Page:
The 13th Floor

GAME OF THRONES’ Red Wedding is Based on a Real Event: The Black Dinner

**This article contains GAME OF THRONES SPOILERS**

Haven’t the Starks been through enough, already? The end of season 5 saw the death of John Snow, the blinding of Arya, and Sansa jumping off the top floor of a castle.  However, one of the biggest horrors to befall the house of Stark had to be season 3’s Red Wedding. This betrayal and slaughter at the hands of the House of Frey nearly laid to waste what remained of the Starks, taking the lives of Stark Matriarch Lady Catelyn, her son Robb, and most of their army. It was a dark day that was modeled after two separate real life events in Scotland.

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The Clan Douglas were one of Scotland’s most powerful families during the Late Middle Ages. In the 15th century, Scotland was at war with England. During that time, the Douglas family had amassed a great deal of power, as well as an alliance with France who were at war with England. Within their own country, the Clan Douglas was seen as a threat to the stability of Scotland and those who wished to appease England. In 1440, William Douglas, the 6th Earl of Douglas, along with his younger brother were invited to dine with ten-year-old King James II of Scotland. The event would become known as The Black Dinner.

Held in the Great Hall of Edinburgh Castle, the meal was going extremely well. The young king was enjoying the company of the Earl when a black bull’s head was placed on the table in front of William. The head was the symbol of death. The two brothers were arrested and taken to Castle Hill. There they were found guilty of treason during a mock trial and beheaded. Before the execution was carried out, the Earl requested that his brother be killed first so that the boy would not have to witness his older brother’s death. It was said that the young King of Scotland pleaded for the lives of his guests. His pleading fell on deaf ears, as his new friends were killed in front of him. In the aftermath, the Clan Douglas laid siege to Edinburgh Castle. Sensing that the castle could not withstand such a powerful attack, they surrendered.

In 1692, in the Highlands of Scotland, another real event would later provide some GAMES OF THRONES inspiration. Four years earlier, William, Prince of Orange had assumed the throne in England. Unhappy with the arrangement, John Graham, 1st Viscount of Dundee, commanded a force of Scottish Highlanders in an attempt to restore King James to the throne. The event was known as the Jacobite uprising. The uprising lasted until 1690 when the Jacobites were defeated at the battles of Cromdale and Boyne. On August 27, 1691, William offered a pardon to the Highland clans who participated in the uprising as long as they took an oath of allegiance to him by the first of the year in 1692. Those who did not take the oath by that day would face grave consequences.  James sent word to Scotland authorizing the clans to take the oath. For many, word would reach them only weeks before the deadline. Although some had taken the oath, others such as Alastair Maclain, 12th Chief of Glencoe, held out until the day before the deadline before doing so. It took Maclain several days to reach anyone who could officially administer the oath. Despite being passed the deadline, Maclain’s oath was accepted and all seemed well.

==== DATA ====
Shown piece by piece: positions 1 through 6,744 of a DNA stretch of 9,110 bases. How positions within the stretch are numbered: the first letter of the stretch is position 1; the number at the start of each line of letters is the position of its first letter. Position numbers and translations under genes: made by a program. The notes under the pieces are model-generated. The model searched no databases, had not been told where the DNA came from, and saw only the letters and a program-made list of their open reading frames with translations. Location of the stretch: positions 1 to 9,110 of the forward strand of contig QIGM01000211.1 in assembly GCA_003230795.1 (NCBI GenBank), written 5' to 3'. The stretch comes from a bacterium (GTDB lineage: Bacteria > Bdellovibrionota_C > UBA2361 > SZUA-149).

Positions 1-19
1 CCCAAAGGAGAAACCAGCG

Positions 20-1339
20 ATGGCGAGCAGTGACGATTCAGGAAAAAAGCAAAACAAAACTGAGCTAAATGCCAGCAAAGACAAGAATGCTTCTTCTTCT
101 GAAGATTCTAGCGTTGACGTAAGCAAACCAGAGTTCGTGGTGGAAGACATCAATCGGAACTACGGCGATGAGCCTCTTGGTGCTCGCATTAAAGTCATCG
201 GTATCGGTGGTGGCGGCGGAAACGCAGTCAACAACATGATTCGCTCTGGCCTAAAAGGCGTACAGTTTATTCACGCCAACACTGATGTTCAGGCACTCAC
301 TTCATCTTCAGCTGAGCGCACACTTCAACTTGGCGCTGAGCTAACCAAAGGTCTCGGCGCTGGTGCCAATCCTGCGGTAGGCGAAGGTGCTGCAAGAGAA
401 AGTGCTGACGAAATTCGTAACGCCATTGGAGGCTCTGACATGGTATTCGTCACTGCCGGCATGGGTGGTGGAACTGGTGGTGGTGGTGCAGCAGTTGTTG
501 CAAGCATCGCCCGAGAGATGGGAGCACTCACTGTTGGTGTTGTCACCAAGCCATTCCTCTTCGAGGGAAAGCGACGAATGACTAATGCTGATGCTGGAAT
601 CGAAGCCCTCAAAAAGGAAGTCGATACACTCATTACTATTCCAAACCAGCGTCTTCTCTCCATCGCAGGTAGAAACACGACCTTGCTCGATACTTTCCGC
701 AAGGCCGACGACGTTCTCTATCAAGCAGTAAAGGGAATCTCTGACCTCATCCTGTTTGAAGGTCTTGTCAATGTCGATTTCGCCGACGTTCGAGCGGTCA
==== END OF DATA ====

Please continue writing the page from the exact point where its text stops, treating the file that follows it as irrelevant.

Then in early February of 1692, the Earl of Argyll’s Regiment of footmen, consisting of 120 men under the command of Robert Campbell, arrived in Glencoe. There they spent two weeks enjoying Maclain’s Highland hospitality. Then on the 12th of February, Captain Drummond arrived at camp with new instructions for Campbell. That evening Campbell played cards with his hosts before retiring to his camp for the night. The next morning, Alastair was killed as he rose from his bed to fight. Outside, Campbell’s soldiers murdered 38 men as they fled their homes in confusion. An additional 40 women and children died from exposure when Campbell’s men burned their homes to the ground.  This event had such an effect on the region that to this day a sign hangs on the door of Glencoe’s Clachaig Inn which states “No Campbells”.

 

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